Forest Research Institut Baden-Württemberg (FVA)
Department of forest economics
Tel: +49 761 4018 231
Fax: +49 761 4018 333
Forests are exposed to various weather and environmental effects stemming from, for example, storms, water, fire, or insects. Windthrow, snowbreak, forest fires, and feeding damage are potential aftermaths with sometimes devastating consequences for forests and forest holdings. Extreme weather has always been a central risk for the forestry sector. Moreover, according to the Intergovernmental Panel on Climate Change (IPCC), such extreme weather events will occur in the future with an increased intensity. However, this is no reason for resignation.
A wide range of damages can be avoided or at least minimized through prevention and good preparation. Therefore, this advisory guide encourages the active dealing with such risk factors. It raises awareness about adaptation strategies which can be useful and meaningful in the future with regard to changing climate conditions.
The advisory guide consists of different thematically defined manuals and is gradually expanding. Forest holdings and forest owners can find suggestions for professional forestry risk management. Because even with the best risk management extreme events will occur time and again, other aspects of crisis management also play an important role. In addition to silvicultural and technological content to cope with the damage caused in forests, increasingly more content and measures in the sphere of preventions and preparation are presented.
The advisory guide is updated and further developed as part of the project KoNeKKTiW. Our network partners ensure that the content shown is practical. All content is agreed on before its release. The contributions of the guide appear in the respective section of waldwissen.net and are marked with the project logo. The following organisations participate in KoNeKKTiW:
KoNeKKTiW is funded by the Federal Ministry of Food and Agriculture and the Federal Environment Ministry following a decision by the German Bundestag within the framework of the Forest Climate Fund.
Unless otherwise stated, the copyright for the texts and figures within the advisory guide remain with the KoNeKKTiW project or the network and alliance partners, the Federal Ministry of Food and Agriculture, as well as the Federal Environment Ministry.
The use of the content is only permitted by citing the source (waldwissen.net), title and authorship of the corresponding article. For further questions, please contact the Department of Forestry Economics of the FVA Freiburg (for contact information see right).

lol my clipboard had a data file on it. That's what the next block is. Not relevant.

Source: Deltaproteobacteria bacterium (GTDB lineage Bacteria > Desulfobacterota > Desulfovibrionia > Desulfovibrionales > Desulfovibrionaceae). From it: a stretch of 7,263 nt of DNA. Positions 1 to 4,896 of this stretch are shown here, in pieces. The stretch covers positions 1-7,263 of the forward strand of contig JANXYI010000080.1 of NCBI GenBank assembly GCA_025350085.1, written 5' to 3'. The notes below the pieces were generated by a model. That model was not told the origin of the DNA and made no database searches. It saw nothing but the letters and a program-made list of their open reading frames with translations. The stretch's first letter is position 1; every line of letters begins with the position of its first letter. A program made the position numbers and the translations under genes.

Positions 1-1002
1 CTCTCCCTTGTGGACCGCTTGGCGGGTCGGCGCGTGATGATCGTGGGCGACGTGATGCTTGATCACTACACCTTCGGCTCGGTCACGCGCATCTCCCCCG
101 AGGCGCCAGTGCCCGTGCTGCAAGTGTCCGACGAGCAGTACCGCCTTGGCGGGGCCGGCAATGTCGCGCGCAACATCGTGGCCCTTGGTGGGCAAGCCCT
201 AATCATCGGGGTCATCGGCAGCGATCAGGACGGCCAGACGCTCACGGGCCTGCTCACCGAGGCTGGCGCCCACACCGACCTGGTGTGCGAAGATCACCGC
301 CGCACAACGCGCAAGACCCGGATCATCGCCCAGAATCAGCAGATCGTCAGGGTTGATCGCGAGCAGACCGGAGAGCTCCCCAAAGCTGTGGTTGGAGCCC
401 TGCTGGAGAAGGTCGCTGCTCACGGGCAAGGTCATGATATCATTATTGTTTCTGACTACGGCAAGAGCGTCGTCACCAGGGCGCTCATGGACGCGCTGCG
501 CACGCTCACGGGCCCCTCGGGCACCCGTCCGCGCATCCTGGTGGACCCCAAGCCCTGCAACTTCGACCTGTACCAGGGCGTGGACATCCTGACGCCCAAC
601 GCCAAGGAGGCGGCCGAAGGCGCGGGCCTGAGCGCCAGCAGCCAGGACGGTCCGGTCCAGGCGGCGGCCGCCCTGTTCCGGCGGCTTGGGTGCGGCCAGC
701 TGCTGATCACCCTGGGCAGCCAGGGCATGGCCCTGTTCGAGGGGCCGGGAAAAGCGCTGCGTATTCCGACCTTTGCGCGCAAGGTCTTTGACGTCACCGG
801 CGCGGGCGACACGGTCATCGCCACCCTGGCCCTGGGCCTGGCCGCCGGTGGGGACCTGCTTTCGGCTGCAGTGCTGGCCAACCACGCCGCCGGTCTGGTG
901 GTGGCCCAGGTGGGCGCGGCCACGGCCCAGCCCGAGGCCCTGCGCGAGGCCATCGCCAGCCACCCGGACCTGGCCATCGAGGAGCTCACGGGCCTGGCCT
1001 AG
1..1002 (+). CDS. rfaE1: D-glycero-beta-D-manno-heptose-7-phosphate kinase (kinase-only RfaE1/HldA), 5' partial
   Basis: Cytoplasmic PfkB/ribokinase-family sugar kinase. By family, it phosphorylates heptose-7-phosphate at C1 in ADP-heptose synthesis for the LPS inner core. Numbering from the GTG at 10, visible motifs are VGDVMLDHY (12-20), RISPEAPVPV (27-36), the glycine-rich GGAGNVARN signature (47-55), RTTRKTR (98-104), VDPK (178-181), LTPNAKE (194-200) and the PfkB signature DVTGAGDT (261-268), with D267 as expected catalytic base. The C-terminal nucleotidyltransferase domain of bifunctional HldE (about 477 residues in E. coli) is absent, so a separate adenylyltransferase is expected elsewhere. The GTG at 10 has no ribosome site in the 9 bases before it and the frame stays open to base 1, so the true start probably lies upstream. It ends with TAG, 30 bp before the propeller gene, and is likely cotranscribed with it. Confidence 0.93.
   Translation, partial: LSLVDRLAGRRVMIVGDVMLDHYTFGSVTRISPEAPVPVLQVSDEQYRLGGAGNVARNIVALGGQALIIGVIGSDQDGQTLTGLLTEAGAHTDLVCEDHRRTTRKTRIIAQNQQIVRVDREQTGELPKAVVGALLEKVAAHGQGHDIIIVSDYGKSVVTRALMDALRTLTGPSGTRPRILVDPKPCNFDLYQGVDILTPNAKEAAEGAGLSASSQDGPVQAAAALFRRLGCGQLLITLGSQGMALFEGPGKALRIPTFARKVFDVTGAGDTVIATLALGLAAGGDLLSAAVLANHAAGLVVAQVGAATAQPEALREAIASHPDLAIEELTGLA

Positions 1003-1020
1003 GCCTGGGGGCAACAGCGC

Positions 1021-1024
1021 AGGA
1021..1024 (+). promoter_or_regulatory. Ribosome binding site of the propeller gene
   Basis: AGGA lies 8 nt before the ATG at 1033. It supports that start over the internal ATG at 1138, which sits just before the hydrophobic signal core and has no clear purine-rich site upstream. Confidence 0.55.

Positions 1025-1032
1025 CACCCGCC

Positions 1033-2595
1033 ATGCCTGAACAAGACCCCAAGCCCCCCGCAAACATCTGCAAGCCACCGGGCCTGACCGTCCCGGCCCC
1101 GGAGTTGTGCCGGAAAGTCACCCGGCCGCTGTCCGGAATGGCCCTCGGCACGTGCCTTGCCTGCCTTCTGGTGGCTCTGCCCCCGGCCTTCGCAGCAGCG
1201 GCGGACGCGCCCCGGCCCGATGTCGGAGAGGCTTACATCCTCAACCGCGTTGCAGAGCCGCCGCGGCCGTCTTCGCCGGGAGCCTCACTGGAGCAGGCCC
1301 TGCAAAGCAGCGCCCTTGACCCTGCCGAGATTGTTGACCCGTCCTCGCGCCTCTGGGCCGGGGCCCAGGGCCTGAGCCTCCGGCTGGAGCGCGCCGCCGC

Already after storm Lothar in 1999 it became evident that there is a lack of practical guidebooks for coping with storm damage in forests. The Storm Handbook developed in 2004 and 2005 has already helped many forest owners in coping with damage in the following years.
The high demand for practical knowledge, the increase in extreme weather, and the variety of damages gave rise to the joint project “Prevention and Management of Crisis in the Forest” (in German: Prävention und Management Forstlicher Krisen) in 2008 and with it the online advisory guidebook “Forest Crisis Management”.
The advisory guidebook “Forest Crisis Management” emerged from the cooperation of state forest holdings and administrations of the states Baden-Württemberg, Mecklenburg-Vorpommern, North Rhine-Westphalia, Rhineland-Palatine, Saxony, and Schleswig-Holstein, as well as the Austrian Chamber of Agriculture.
Meanwhile, the KoNeKKTiW project has taken over the responsibility for maintaining and developing the online advisory guidebook and, above all, for further expanding the subject area of prevention of damage and adaptation to climate change.
The advisory guide “Forest Crisis Management” is only available online at waldwissen.net. We want to keep the information up-to-date and have thus deliberately decided against a printed version. You may of course feel free to print individual articles.
In the German version, older articles often refrain from using a gender-neutral language. Since forestry is by no means only for men, we attribute great importance to gender-appropriate language.
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